Federal court temporarily pauses youth climate lawsuit

The decision comes after the Trump administration filed an extraordinarily rare petition for review.

CREDIT: AP Photo/Susan Walsh
CREDIT: AP Photo/Susan Walsh

The Ninth Circuit Court of Appeals has temporarily halted a climate lawsuit against the Trump administration following the administration’s petition for a rare review of the district court’s decision to allow the case to move forward.

The lawsuit, brought by a group of 21 children and young adults, seeks to prompt immediate action on climate change at the federal level by arguing that the government has infringed on the plaintiffs’ constitutional right to a livable climate.

Initially brought against the Obama administration in August of 2015, the plaintiffs named President Donald Trump as primary defendant following his inauguration. The Trump administration has subsequently fought plaintiffs every step of the way, going so far as to petition for the Ninth Circuit Court of Appeals to review and overturn an Oregon judge’s decision allowing the case to move forward.

The petition, known as a writ of mandamus, was filed in mid-June, and argued that the Ninth Circuit should use its supervisory powers to “end this clearly improper attempt to have the judiciary decide important questions of energy and environmental policy to the exclusion of the elected branches of government.”


Tuesday’s decision does not directly address the Trump administration’s petition; it merely pauses proceedings in the case until further notice while the Ninth Circuit considers the request for review.

At the time the Trump administration filed the petition, Erwin Chemerinsky, constitutional law expert and dean of Berkeley Law, told ThinkProgress via email that the petition was “truly extraordinary,” adding that such reviews are “rarely granted.”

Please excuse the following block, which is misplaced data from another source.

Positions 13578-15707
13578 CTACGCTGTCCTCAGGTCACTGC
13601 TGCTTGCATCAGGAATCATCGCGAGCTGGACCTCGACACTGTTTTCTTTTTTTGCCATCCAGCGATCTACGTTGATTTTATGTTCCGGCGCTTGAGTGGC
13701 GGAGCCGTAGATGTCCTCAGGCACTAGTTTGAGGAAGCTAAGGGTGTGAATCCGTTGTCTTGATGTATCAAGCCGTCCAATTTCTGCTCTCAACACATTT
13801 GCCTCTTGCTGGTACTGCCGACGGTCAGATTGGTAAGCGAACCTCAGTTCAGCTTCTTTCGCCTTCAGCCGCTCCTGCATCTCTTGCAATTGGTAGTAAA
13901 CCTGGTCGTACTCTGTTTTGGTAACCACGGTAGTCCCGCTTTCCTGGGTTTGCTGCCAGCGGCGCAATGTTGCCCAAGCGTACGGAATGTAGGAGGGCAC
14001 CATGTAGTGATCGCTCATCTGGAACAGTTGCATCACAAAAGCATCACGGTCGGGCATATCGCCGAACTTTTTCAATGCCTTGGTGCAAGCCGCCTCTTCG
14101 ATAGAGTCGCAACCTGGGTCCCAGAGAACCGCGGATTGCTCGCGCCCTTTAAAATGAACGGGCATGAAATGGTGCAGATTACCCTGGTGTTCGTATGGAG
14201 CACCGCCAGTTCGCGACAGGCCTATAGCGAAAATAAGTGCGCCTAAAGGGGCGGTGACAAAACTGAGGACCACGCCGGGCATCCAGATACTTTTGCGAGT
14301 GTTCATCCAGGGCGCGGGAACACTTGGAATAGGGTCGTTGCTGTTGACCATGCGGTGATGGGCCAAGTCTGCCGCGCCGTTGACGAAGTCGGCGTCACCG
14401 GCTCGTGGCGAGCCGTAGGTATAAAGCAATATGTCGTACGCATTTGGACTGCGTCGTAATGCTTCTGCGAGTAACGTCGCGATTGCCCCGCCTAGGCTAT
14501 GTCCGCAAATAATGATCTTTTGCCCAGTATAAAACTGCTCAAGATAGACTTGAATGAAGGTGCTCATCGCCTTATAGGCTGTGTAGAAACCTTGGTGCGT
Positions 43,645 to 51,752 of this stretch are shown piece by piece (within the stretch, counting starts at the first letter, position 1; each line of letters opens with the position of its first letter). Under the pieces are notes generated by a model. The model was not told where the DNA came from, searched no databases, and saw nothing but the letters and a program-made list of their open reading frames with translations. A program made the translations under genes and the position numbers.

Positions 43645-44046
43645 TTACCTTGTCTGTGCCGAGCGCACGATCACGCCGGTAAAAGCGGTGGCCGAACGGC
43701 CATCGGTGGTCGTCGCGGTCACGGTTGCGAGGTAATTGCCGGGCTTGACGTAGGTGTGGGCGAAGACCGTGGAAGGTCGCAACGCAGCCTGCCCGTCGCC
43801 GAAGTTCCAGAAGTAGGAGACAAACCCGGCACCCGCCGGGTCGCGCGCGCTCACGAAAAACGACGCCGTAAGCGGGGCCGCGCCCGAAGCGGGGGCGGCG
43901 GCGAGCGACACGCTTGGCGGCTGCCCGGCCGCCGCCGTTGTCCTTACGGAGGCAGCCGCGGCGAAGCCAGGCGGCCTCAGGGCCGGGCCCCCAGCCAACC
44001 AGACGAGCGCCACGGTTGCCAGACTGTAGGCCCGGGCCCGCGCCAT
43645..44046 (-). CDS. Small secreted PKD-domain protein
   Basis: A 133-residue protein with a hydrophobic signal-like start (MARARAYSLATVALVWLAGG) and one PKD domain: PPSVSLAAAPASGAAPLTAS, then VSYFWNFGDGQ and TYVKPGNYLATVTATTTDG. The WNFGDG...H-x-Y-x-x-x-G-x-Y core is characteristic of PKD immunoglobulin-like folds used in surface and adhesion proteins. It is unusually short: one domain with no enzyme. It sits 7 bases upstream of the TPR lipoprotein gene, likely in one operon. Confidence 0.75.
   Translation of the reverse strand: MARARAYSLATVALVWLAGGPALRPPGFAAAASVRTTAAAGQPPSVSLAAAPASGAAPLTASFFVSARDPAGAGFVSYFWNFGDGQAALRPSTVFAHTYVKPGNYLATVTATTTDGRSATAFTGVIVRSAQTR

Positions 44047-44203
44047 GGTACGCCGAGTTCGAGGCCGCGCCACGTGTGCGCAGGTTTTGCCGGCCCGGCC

Attorneys for the plaintiffs expressed disappointment with the court’s decision to pause the case, but were hopeful that the court would eventually deny the administration’s petition for review.

“It’s disappointing to have any potential delay when we’re in a danger zone on climate, but there will be no delay on our end,” Julia Olson, co-lead counsel for plaintiffs and executive director of Our Children’s Trust, the nonprofit supporting the plaintiffs, said in a statement. “We will continue to prepare for trial. We remain confident that we will be heading to trial and that the temporary stay will be lifted.”

In late June, U.S. District Court Judge Thomas Coffin set a trial date for February 5, 2018. The trial will take place in Eugene, Oregon. The Ninth Circuit’s stay applies to all district court proceedings related to the case, and will remain in effect until further order from the court.


Correction: A previous version of this article stated that U.S. District Court Judge Ann Aiken had set the trial date for the case. U.S. District Court Thomas Coffin set the date, and Judge Aiken will oversee the trial. ThinkProgress regrets the error.